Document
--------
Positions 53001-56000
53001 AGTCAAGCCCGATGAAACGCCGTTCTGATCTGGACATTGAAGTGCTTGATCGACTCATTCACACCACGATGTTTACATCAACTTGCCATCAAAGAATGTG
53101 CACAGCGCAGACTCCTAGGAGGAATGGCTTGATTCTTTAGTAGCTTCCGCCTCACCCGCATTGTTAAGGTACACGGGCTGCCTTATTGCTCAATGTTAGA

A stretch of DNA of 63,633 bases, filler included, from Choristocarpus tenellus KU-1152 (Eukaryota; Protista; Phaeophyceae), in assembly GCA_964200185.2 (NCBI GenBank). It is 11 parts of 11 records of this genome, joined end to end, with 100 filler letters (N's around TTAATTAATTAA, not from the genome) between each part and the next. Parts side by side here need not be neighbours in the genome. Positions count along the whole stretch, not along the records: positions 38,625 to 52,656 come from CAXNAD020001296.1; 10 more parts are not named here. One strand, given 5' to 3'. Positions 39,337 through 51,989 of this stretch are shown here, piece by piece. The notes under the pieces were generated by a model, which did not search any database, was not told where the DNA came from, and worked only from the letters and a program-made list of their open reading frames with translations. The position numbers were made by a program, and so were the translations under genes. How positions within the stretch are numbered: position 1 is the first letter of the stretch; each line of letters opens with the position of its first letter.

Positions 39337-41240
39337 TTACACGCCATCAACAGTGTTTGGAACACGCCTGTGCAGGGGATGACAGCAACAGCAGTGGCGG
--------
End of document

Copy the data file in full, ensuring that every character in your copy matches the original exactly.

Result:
Positions 53001-56000
53001 AGTCAAGCCCGATGAAACGCCGTTCTGATCTGGACATTGAAGTGCTTGATCGACTCATTCACACCACGATGTTTACATCAACTTGCCATCAAAGAATGTG
53101 CACAGCGCAGACTCCTAGGAGGAATGGCTTGATTCTTTAGTAGCTTCCGCCTCACCCGCATTGTTAAGGTACACGGGCTGCCTTATTGCTCAATGTTAGA

A stretch of DNA of 63,633 bases, filler included, from Choristocarpus tenellus KU-1152 (Eukaryota; Protista; Phaeophyceae), in assembly GCA_964200185.2 (NCBI GenBank). It is 11 parts of 11 records of this genome, joined end to end, with 100 filler letters (N's around TTAATTAATTAA, not from the genome) between each part and the next. Parts side by side here need not be neighbours in the genome. Positions count along the whole stretch, not along the records: positions 38,625 to 52,656 come from CAXNAD020001296.1; 10 more parts are not named here. One strand, given 5' to 3'. Positions 39,337 through 51,989 of this stretch are shown here, piece by piece. The notes under the pieces were generated by a model, which did not search any database, was not told where the DNA came from, and worked only from the letters and a program-made list of their open reading frames with translations. The position numbers were made by a program, and so were the translations under genes. How positions within the stretch are numbered: position 1 is the first letter of the stretch; each line of letters opens with the position of its first letter.

Positions 39337-41240
39337 TTACACGCCATCAACAGTGTTTGGAACACGCCTGTGCAGGGGATGACAGCAACAGCAGTGGCGG